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Contents

- 1 10. Bayes Rule
- 1.1 01 Bayes Rules
- 1.2 02 Cancer Test
- 1.3 03 Cancer Test Solution
- 1.4 04 Prior And Posterior
- 1.5 05 Prior And Posterior Solution
- 1.6 06 Normalizing 1
- 1.7 07 Normalizing 1
- 1.8 08 Normalizing 2
- 1.9 09 Normalizing 2
- 1.10 10 Normalizing 3
- 1.11 11 Normalizing 3
- 1.12 12 Total Probability
- 1.13 13 Total Probability Solution
- 1.14 14 Bayes Rule Diagram
- 1.15 15 Equivalent Diagram
- 1.16 16 Cancer Probabilities
- 1.17 17 Cancer Probabilities Solution
- 1.18 18 Probability Given Test
- 1.19 19 Probability Given Test Solution
- 1.20 20 Normalizer
- 1.21 21 Normalizer Solution
- 1.22 22 Normalizing Probability
- 1.23 23 Normalizing Probability Solution
- 1.24 24 Disease Test 1
- 1.25 25 Disease Test 1 Solution
- 1.26 26 Disease Test 2
- 1.27 27 Disease Test 2 Solution
- 1.28 28 Disease Test 3
- 1.29 29 Disease Test 3 Solution
- 1.30 30 Disease Test 4
- 1.31 31 Disease Test 4 Solution
- 1.32 32 Disease Test 5
- 1.33 33 Disease Test 5 Solution
- 1.34 34 Disease Test 6
- 1.35 35 Disease Test 6 Solution
- 1.36 36 Bayes Rule Summary
- 1.37 37 Robot Sensing 1
- 1.38 38 Robot Sensing 1 Solution
- 1.39 39 Robot Sensing 2
- 1.40 40 Robot Sensing 2 Solution
- 1.41 41 Robot Sensing 3
- 1.42 42 Robot Sensing 3 Solution
- 1.43 43 Robot Sensing 4
- 1.44 44 Robot Sensing 4 Solution
- 1.45 45 Robot Sensing 5
- 1.46 46 Robot Sensing 5 Solution
- 1.47 47 Robot Sensing 6
- 1.48 48 Robot Sensing 6 Solution
- 1.49 49 Robot Sensing 7
- 1.50 50 Robot Sensing 7 Solution
- 1.51 51 Robot Sensing 8
- 1.52 52 Robot Sensing 8 Solution
- 1.53 53 Generalizing
- 1.54 54 Sebastian At Home
- 1.55 55 Sebastian At Home Solution

So this unit is a tough one. We're going to talk about perhaps the holy grail of probabilistic inference. It's called Bayes Rule. Bayes Rule is based on Reverend Thomas Bayes, who used this principle to infer the existence of God, but in doing so, he created a new family of methods that has vastly influenced artificial intelligence and statistics. So let's dive in!

Let's use the cancer example from my last unit. There's a specific cancer that occurs in 1% of the population, and a test for this cancer and with 90% chance it is positive if they have this cancer, C. That's usually called the sensitivity. But the test sometimes is positive, even if you don't have C. Let's say with another 90% chance it's negative if we don't have C. That's usually called the specificity. So here's my question. Without further symptoms, you take the test, and the test comes back positive. What do you think is the probability of having that specific type of cancer?To answer this, let's draw a diagram. Suppose these are all of the people,and some of them, exactly 1%, have cancer. 99% is cancer free. We know there's a test that if you have cancer, correctly diagnose it with 90% chance. So if we draw the area where the test is positive, cancer and test positive, then this area over here is 90% of the cancer circle. However, this isn't the full truth. The test sent out as positive even if the person doesn't have cancer. In fact, in our case, it happened to be in 10% of all cases. So we have to add more area, because as big as 10% of this large area is as big as 10% of this large area where the test might go positive, but the person doesn't have cancer. So this blue area is 10% of all the area over here minus the little small cancer circle. And clearly, all the area outside these circles corresponds a situation of no cancer, and the test is negative. So let me ask you again. Suppose we have a positive test,what do you think? Would a prior probability of cancer of 1%, a sensitivity and specificity of 90%, Do you think your new chances are now 90% or 8% or still just 1%?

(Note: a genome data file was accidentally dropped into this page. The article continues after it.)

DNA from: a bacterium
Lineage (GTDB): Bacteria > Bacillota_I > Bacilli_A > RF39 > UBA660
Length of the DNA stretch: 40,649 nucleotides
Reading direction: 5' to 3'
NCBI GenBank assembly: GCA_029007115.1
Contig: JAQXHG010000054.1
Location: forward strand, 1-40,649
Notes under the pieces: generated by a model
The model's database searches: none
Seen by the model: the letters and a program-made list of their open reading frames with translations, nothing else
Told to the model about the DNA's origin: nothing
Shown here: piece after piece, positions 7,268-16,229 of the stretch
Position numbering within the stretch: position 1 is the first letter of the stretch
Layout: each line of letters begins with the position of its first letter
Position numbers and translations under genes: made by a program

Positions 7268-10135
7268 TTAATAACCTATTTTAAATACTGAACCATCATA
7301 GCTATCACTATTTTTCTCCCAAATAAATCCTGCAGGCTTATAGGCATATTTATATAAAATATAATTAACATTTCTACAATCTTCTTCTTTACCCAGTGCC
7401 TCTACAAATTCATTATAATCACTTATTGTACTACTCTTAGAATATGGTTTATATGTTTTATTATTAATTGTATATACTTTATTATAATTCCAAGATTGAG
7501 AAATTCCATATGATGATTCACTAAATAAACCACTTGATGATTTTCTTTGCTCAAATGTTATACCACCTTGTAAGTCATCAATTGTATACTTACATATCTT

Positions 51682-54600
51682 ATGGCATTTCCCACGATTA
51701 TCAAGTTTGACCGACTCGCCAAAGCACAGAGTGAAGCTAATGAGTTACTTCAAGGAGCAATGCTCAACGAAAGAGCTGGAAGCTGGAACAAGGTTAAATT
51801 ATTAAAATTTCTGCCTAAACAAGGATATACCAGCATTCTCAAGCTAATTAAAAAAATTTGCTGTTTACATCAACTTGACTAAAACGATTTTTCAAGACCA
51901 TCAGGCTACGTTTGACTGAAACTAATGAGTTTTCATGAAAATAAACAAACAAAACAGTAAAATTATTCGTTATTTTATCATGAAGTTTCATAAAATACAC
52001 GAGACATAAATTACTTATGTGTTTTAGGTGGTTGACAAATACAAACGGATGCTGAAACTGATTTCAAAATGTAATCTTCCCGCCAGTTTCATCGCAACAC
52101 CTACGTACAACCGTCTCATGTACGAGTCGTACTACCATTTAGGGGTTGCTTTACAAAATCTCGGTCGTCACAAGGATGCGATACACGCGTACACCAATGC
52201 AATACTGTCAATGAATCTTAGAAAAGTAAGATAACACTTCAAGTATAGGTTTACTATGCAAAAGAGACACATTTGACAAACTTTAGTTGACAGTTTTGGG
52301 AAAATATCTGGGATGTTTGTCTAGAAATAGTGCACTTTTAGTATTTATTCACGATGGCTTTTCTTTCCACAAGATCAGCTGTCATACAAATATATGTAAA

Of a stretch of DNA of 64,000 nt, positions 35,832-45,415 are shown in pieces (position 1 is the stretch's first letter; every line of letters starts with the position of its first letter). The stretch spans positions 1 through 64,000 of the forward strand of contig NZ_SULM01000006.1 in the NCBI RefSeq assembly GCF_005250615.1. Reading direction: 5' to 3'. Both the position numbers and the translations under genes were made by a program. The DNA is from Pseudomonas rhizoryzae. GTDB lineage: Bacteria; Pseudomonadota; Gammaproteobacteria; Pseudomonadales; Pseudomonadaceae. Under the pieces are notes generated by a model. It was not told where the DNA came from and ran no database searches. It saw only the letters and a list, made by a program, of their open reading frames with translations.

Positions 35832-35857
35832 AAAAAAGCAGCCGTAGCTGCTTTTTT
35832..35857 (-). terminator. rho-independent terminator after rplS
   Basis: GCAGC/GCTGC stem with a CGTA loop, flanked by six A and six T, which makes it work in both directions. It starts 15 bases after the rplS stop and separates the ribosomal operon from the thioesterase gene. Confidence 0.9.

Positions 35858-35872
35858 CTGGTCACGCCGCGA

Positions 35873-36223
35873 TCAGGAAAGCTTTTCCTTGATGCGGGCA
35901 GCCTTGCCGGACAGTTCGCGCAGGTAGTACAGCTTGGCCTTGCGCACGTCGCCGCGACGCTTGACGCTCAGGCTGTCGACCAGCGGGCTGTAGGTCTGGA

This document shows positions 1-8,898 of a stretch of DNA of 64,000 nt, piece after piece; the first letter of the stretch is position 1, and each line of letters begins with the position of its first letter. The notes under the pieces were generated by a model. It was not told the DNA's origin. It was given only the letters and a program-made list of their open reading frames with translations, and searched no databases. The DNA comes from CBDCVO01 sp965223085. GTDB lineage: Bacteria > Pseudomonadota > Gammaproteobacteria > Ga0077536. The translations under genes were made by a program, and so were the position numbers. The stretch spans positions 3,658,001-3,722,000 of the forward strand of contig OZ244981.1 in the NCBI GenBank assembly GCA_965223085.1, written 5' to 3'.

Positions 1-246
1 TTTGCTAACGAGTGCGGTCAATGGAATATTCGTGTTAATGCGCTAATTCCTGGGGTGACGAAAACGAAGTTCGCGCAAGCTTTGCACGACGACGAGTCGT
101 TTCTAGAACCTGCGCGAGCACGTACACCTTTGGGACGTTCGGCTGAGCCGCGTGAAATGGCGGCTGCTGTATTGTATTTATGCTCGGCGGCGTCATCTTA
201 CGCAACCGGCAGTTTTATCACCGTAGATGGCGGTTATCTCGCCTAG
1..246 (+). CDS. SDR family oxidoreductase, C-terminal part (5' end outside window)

(Joint Probability) | |

(Posterior Probability) | |

(Prior Probability) |

Where:

means the intersection of the two sets.And I would argue it's about 8%.In fact, as we see, it will come out at 8 1/3% mathematically.And the way to see this in this diagram is this is the region that should test as positive.By having a positive test, you know you're in this region,and nothing else matters.You know you're in this circle.But within this circle, the ratio of the cancerous region relative to the entire region is still pretty small.It increase, obviously, having a positive test changes your cancer probability,but it only increases by a factor of about 8,as we will see in a second.

So this is the essence of Bayes Rule, which I'll give to you to you in a second.There's some sort of a prior, of which we mean the probability before you run a test,and then you get some evidence from the test itself.and that all leads you to what's called a posterior probability.Now this is not really a plus operation.In fact, in reality,it's more like a multiplication,but semantically, what Bayes Rule does is it incorporates some evidence from the test into your prior probability to arrive at a posterior probability.So let's make this specific.In our cancer example, we know that the prior probability of cancer is 0.01,which is the same as 1%.The posterior of the probability of cancer given that our test is positive,abbreviate here as positive,is the product of the prior times our test sensitivity, which is what is the chance of a positive result given that I have cancer?And you might remember,this was 0.9, or 90%.Now just to warn you, this isn't quite correct.To make this correct, we also have to compute the posterior with the non cancer option,which there is no cancer given a positive test.And using the prior, we know that P of not C is 0.99.It's minus P of C Times the probability of getting a positive test result given not C.Realize these 2 equations are the same,but I exchanged C for not C.And this one over here takes a moment to computer.We know that our test gives us a negative result if it's cancer free, 0.9 chance As a result, it gives us a positive result in the cancer free case, with 10% chance.What's interesting is this is about the correct equation except the probabilities don't add up to 1.I'm going to ask you to compute those,so please give me the exact numbers for the first expression and the second expression written over here using our example up there.